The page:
Is-Your-Young-Driver-Covered

Your first car symbolises freedom, independence…and also, sleepless nights for worried parents. It’s common knowledge that younger and more inexperienced drivers are at greater risk, and it’s up to parents and guardians to make sure that they are fully aware of the common mistakes that they tend to make. Edna de Sousa, Product and Marketing Manager of Auto Mart, has advice for novice drivers.

1. Using cellphones, CDs and other gadgets behind the wheel

“Unfortunately, the younger generation is glued to their phones 24/7,” says De Sousa. “Some research has said that texting behind the wheel can account for about a quarter of road accidents – particularly for younger drivers. When you are driving, your car should be a distraction free zone. That means that you shouldn’t take your eyes off the road for any reason, whether it’s to answer a call, tune the radio, eat a sandwich or dig for something in your handbag. Even a hands-free kit for your cell phone can be a distraction. Calls can wait until you can pull safely onto the side of the road.”

2. Over-steering

“Over-steering is a huge problem, particularly if you haven’t been used to power steering,” says De Sousa. “If you over-steer driving on a sharp bend, you could lose total control of the car. Slow down going around corners and use both hands, placed high on the wheel, for greater control.”

3. Taking Risks

“Never ever race to go over a red light and always check your blind spots before changing lanes,” says De Sousa. “The movies make weaving in and out of traffic look seamless, but in real life, it’s anything but. Drivers should be especially cautious when driving in suburban areas where children are – children struggle to judge the distance between cars and can often run across the road chasing a toy without warning. The speed limit is lower there for a reason.”

Drinking and driving obviously falls in that category too. “Alcohol is a tranquiliser and it affects your ability to judge the speed of your vehicle and the distance between cars, as well as your ability to concentrate, or even stay awake. Your reflexes are numbed and it will delay your ability to react to unexpected hazards,” De Sousa explains. “People also tend to take more risks whilst under the influence. In short, it’s non-negotiable. You cannot drink and drive, under any circumstances. Organise a lift if you are going somewhere where there will be alcohol and decide who the designated driver will be before getting into the car. It’s simply not worth the injuries you can cause to yourself (and others), not to mention the penalties you will be subject to if caught.”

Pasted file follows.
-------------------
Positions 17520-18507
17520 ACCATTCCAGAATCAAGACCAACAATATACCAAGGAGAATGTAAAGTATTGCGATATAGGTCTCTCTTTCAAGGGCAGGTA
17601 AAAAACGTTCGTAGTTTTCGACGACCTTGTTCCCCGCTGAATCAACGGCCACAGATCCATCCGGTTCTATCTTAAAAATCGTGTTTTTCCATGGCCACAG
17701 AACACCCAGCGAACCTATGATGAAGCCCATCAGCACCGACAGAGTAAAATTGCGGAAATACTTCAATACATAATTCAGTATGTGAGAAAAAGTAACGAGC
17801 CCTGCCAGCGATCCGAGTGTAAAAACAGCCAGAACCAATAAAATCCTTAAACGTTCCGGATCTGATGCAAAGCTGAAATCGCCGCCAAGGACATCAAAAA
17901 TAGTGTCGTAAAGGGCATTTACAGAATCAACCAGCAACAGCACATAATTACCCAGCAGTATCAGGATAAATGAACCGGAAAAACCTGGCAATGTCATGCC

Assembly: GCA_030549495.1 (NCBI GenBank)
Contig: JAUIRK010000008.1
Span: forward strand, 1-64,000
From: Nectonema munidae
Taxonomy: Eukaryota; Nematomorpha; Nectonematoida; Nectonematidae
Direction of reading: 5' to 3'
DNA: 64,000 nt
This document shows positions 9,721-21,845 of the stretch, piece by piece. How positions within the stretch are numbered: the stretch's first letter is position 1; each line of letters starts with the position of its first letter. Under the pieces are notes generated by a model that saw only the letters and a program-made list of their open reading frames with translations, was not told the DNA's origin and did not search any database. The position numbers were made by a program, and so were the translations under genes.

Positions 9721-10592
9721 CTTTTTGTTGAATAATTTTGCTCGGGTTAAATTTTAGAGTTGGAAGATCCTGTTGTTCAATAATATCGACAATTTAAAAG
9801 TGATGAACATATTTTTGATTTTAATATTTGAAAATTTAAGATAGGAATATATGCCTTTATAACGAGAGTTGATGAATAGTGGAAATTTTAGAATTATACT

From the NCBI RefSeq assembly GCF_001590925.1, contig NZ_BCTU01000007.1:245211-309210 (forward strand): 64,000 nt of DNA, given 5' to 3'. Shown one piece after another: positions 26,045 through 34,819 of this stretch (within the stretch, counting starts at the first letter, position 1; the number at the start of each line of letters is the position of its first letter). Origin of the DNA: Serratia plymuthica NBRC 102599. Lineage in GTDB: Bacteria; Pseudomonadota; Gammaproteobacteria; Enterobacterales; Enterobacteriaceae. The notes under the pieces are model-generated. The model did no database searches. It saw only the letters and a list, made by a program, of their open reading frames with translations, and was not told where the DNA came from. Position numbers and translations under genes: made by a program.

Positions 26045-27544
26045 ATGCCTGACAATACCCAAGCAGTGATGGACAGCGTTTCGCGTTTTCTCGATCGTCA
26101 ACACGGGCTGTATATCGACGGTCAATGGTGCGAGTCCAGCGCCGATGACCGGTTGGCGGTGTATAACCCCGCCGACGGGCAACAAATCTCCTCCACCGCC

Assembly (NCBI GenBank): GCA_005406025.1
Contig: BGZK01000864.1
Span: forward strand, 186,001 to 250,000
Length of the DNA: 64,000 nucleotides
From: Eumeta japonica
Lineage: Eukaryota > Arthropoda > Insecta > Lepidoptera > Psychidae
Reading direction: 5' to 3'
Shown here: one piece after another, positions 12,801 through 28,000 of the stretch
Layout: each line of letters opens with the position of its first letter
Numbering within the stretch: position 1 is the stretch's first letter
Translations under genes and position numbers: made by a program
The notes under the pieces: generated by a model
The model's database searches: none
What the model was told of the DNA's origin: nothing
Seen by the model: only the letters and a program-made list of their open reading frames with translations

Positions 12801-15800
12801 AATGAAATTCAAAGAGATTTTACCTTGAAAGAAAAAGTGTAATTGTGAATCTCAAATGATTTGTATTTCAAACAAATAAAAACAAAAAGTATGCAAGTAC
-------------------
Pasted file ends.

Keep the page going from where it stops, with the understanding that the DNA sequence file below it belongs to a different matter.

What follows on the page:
4. Overcrowding the car

The downside of being a student is that there is always someone looking for a lift – and it’s not unusual to see five or six crammed into a car meant for four. “Not only is it bad for the car, but it’s bad for the driver,” De Sousa cautions. “It’s extremely distracting and it triples the risk of fatalities in the event of an accident.”

5. Speeding/Not maintaining following distance

“Driving aggressively to show off is extremely dangerous. A typical car, going at about 80km an hour, need about 20 meters to reach a full stop – more if you are driving a larger vehicle. If the roads are wet, you need even more. Always try to keep a car-length or more between yourself and another vehicle to allow you time to react.”

6. Choosing the Wrong Car (and not maintaining it)

“Buying a first car can be daunting but it’s important to budget for not just the vehicle, but its insurance and repairs. It’s no use buying a flashy car and then being unable to replace its worn tyres. Opt for substance over style – lower mileage, no history of accidents, and good paperwork from the owner’s side. You want to buy a vehicle that’s up to date in terms of services and maintenance. You can also ask the AA to examine the vehicle before purchase if you are unsure of what to look for,” says De Sousa. “Then, once you have bought it, do not ignore “little issues”. If your handbrake doesn’t work, or if there is a crack on the windshield – fix it right away…it’ll be cheaper than leaving it for the long run.”

Also view:

What can I do to alert my child and young driver on the dangers of drinking and driving?

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